Album Review: Crocodiles – Summer Of Hate [Fat Possum]
Crocodiles write the kind of music that the internet has a massive jones for right now. They take traditional ’60s pop song structures and chord sequences, lay a bunch of lyrics about alienation over the top and feed the whole thing through an old analogue distortion pedal marked ‘The Destructonator’.
Like label-mates and contemporary noise-poppers Wavves, Crocodiles have a background in the punk scene and the angry young man inside their heads is clearly not going quietly. The result of this is a delightful mix of crystaline distortion, pop hooks and hours spent seething over teenage sufferings.
This might sound familiar to any one that was around in the ’80s and not vomiting and s**tting oneself (I am of course referring to early childhood, not the festival season). ‘Summer Of Hate’ positively reeks of the Jesus and Mary Chain, so much so you can smell the hairspray, but such is the style these days (Glasvegas anyone?) and Crocodiles do pull it off very well.
‘I Wanna Kill’ is likely to be the first song most people will hear from this band and it is probably the closest the band have got to achieving the sound that they have stored in their carefully back-combed heads. As the first proper song of the album, it sets things off to a strong start with an infectious chorus and a driving ’80s drum-beat. In contrast, ‘Sleeping With The Lord’ is a blissful meditation in gated-synth form, the obscured vocals just poking through enough to engender a general sense of wasted euphoria and hint at an underlying melancholy.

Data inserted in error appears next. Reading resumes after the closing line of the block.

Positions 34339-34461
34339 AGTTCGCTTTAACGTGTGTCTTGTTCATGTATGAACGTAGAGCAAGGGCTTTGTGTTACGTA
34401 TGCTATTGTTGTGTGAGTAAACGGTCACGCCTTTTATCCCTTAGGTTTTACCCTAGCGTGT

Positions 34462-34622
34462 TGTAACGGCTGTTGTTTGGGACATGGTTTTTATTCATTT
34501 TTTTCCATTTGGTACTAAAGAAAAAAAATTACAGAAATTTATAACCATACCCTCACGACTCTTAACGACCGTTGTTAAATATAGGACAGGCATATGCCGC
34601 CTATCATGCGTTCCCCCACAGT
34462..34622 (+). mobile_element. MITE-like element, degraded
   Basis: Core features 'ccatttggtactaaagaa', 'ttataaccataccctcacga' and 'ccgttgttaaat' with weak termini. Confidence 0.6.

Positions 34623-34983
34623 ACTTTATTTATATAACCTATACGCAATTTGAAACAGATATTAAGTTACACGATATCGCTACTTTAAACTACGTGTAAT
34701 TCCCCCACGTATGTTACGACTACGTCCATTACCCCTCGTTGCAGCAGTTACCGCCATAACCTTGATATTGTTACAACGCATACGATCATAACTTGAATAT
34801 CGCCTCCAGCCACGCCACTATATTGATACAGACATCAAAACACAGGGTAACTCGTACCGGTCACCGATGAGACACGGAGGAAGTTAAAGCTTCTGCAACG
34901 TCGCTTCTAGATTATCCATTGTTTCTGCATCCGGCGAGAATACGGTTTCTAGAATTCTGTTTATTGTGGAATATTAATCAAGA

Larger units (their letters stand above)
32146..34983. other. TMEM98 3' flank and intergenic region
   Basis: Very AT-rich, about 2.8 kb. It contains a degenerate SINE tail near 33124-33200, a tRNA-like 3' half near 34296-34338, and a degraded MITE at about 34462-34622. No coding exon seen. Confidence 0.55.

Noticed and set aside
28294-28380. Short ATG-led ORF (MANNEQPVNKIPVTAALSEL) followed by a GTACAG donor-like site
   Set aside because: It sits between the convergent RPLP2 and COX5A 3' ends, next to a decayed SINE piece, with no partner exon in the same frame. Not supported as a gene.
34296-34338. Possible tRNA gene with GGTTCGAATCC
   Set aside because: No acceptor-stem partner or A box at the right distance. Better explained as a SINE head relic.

Title track ‘Summer Of Hate’ deftly erases any air of self-indulgence and its pounding drums and confident, melodic guitar lines lend it an almost Oasis-like swagger. Rest assured though, we’re way out of Gallagher territory here, instead, Crocodiles have crafted a collection of intelligent fuzz-pop tunes that aren’t afraid to deliver the hooks, yet don’t use them as a crutch. We are going to hear a lot more of this, as the whole dark-pop-shoe-gaze thing slowly replaces the post-Libertines indie-landscape as ‘the norm’, and there will be a lot of terrible bands come out of it, but for now lets just bask in the light of the new originators.
Written for Rivmixx.